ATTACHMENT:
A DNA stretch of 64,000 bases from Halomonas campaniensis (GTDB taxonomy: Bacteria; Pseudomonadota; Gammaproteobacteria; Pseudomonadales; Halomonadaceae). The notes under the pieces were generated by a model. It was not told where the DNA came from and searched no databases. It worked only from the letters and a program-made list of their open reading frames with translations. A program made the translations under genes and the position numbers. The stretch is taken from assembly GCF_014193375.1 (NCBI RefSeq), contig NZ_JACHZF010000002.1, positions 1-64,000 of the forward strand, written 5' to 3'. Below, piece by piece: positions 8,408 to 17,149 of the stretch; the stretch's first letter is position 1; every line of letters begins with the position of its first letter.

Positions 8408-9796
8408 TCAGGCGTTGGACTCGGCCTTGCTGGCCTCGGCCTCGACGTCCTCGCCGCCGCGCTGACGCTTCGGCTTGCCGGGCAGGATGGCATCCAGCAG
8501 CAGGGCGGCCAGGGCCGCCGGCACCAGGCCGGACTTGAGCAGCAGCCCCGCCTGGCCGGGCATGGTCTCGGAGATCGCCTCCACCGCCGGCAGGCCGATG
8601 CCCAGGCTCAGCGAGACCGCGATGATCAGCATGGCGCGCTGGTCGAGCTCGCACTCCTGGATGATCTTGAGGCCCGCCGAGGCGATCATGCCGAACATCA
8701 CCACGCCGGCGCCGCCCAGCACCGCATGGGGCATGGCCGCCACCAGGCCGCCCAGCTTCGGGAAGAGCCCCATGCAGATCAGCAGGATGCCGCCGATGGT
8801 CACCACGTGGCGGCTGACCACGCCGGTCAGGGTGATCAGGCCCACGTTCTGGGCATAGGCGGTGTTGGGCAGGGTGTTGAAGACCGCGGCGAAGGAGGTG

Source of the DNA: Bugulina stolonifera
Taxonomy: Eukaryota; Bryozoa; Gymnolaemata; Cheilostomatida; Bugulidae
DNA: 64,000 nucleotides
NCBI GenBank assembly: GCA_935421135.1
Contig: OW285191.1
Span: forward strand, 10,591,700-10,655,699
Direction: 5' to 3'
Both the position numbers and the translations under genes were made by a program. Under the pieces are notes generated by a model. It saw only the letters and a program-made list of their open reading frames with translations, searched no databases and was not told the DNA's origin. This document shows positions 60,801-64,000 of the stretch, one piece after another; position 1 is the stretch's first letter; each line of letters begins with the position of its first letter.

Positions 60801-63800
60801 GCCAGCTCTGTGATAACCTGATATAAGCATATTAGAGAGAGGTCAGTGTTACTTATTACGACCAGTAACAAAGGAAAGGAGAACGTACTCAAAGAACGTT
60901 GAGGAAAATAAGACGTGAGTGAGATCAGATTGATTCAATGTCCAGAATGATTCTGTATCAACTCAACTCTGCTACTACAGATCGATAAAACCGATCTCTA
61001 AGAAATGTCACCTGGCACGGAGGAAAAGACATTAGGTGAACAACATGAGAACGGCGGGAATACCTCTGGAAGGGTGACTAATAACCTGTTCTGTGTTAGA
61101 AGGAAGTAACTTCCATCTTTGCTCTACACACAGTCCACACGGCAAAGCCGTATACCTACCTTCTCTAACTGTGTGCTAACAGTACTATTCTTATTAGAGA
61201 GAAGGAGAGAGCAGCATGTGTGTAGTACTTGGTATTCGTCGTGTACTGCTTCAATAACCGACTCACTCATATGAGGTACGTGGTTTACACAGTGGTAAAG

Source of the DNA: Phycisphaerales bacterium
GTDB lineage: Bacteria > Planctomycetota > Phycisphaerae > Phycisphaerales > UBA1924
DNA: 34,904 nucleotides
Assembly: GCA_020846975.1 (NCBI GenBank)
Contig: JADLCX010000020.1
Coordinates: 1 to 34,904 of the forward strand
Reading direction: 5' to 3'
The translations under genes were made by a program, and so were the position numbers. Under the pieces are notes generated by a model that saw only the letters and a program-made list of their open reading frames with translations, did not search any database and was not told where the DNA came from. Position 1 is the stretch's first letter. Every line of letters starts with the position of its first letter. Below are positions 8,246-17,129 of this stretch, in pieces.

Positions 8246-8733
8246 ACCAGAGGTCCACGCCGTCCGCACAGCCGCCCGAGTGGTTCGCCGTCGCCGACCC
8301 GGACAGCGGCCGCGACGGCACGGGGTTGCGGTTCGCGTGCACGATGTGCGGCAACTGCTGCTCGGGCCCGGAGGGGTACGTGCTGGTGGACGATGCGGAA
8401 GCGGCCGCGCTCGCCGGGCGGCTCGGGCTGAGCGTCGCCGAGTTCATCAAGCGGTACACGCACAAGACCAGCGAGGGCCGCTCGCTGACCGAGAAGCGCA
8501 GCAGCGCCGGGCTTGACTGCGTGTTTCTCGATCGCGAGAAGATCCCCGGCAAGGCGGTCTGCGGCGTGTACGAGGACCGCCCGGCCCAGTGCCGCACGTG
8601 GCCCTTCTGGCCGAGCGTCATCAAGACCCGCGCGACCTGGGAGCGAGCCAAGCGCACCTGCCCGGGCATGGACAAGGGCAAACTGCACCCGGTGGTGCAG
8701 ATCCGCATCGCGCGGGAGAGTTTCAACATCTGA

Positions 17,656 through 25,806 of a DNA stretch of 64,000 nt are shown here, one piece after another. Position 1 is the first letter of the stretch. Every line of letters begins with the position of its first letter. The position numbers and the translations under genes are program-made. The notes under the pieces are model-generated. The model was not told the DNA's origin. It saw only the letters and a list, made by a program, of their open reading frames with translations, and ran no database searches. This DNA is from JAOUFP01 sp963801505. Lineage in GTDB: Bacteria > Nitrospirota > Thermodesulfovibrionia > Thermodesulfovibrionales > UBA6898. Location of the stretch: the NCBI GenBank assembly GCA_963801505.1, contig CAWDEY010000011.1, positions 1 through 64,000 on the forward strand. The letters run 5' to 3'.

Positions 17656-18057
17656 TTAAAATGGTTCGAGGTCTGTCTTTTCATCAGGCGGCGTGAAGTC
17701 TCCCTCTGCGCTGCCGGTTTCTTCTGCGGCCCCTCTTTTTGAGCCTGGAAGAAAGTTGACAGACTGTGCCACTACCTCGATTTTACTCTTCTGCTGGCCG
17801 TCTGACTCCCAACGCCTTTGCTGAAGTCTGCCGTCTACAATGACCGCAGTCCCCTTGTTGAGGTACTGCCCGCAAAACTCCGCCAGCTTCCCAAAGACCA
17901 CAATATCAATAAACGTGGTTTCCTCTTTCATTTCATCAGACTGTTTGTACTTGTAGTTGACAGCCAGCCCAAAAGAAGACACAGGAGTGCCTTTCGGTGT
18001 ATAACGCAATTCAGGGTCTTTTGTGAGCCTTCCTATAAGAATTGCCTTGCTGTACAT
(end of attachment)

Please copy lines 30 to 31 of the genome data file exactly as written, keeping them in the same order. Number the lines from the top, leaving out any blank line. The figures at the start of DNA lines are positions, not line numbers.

Positions 8246-8733
8246 ACCAGAGGTCCACGCCGTCCGCACAGCCGCCCGAGTGGTTCGCCGTCGCCGACCC